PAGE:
The cost of a government shutdown was laid bare by a report into its potential impact on the housing market. A shutdown was narrowly avoided at the last minute when House Speaker Kevin McCarthy rushed through legislation that kept the country’s cashflow running until November 17, but the consequences for homebuyers were probably not immediately considered by lawmakers emphasizing the impact of a shutdown on military personnel and law enforcement officers.
However, according to Newsweek, a government closure would have halted the sales of hundreds of homes and left families in limbo. One of the government agencies that would have ceased operating is the National Flood Insurance Program (NFIP), used by five million American families to protect against the financial risks of flooding.
In order to secure mortgages, most homes and companies must have some type of natural disaster insurance, and if parties to a sale or purchase of property suddenly found themselves without cover, the transaction would not proceed because, last December, the Federal Emergency Management Agency (FEMA) said that its NFIP would no longer issue policies in the event of a federal funding interruption.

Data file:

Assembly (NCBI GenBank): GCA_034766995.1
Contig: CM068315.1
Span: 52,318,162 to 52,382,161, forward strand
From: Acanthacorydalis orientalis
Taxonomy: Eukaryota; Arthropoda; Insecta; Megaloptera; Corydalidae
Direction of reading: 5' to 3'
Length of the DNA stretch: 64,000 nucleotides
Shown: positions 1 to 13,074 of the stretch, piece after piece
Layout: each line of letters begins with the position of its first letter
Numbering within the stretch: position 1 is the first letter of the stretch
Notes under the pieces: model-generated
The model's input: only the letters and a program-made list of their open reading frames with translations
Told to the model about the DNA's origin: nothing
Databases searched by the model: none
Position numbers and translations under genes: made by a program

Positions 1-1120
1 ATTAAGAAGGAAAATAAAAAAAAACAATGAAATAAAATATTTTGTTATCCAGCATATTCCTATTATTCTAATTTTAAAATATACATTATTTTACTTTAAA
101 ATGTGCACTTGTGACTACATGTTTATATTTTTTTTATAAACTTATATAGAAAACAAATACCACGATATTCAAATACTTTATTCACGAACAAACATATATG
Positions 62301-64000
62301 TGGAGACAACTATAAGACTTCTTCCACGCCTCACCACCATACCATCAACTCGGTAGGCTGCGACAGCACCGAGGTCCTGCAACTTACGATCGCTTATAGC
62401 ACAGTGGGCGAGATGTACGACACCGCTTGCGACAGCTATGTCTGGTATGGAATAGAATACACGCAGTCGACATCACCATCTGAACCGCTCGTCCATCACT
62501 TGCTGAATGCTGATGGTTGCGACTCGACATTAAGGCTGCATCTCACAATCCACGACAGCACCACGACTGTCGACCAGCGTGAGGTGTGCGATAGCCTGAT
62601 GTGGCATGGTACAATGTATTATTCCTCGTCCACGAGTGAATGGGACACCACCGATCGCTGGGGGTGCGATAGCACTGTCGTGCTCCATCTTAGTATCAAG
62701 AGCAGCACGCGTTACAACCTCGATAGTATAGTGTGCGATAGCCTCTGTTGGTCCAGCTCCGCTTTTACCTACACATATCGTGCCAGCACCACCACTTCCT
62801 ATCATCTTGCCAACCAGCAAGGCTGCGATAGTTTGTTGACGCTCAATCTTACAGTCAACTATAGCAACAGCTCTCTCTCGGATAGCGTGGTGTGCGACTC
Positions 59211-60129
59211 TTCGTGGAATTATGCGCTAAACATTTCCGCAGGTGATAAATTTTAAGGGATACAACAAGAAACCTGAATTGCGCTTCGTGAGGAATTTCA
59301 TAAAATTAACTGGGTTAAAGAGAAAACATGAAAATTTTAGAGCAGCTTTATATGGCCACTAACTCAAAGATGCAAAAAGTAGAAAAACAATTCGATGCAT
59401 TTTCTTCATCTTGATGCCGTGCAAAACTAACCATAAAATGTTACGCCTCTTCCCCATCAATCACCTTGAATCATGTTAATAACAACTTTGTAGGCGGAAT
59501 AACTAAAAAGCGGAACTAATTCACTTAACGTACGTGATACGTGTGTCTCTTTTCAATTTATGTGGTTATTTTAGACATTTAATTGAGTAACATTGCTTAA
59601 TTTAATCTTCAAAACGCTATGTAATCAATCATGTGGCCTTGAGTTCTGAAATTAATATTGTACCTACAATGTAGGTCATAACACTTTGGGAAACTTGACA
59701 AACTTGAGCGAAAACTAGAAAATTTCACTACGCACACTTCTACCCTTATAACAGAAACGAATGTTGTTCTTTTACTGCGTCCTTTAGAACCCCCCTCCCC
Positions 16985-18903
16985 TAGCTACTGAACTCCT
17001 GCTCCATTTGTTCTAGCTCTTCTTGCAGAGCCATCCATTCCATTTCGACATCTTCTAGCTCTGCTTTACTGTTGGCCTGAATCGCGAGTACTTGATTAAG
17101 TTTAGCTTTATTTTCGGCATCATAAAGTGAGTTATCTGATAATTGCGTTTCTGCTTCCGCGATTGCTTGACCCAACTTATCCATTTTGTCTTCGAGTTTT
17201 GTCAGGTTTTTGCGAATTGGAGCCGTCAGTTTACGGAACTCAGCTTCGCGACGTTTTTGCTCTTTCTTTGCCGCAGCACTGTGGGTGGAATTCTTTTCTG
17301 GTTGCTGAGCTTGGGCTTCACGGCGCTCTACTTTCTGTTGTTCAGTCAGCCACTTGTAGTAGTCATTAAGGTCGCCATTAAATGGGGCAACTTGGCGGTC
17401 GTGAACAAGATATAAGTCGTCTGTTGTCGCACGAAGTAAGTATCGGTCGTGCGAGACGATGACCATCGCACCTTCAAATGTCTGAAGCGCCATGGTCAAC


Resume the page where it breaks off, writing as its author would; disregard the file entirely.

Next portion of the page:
The National Home Builder Association (NHBA) estimated that around 1,300 property sales would have come to a halt in the event of a shutdown in Washington, DC. Looking to the future, in the knowledge that the government is only funded until November 17 when the crisis could conceivably recur, Mark Friedlander, the director of corporate communications at the Insurance Information Institute, said the situation is “very concerning” because the 2023 Atlantic hurricane season is ongoing and the US will likely “continue to experience significant coastal and inland flooding.”
In the wake of the crisis, the Republican House Speaker faced a challenge to his leadership while President Biden scorned Congress and asked its Members to put the American people first and end its partisanship. Ninety Republicans refused to back McCarthy’s bill as it did not contain the spending cuts they were seeking.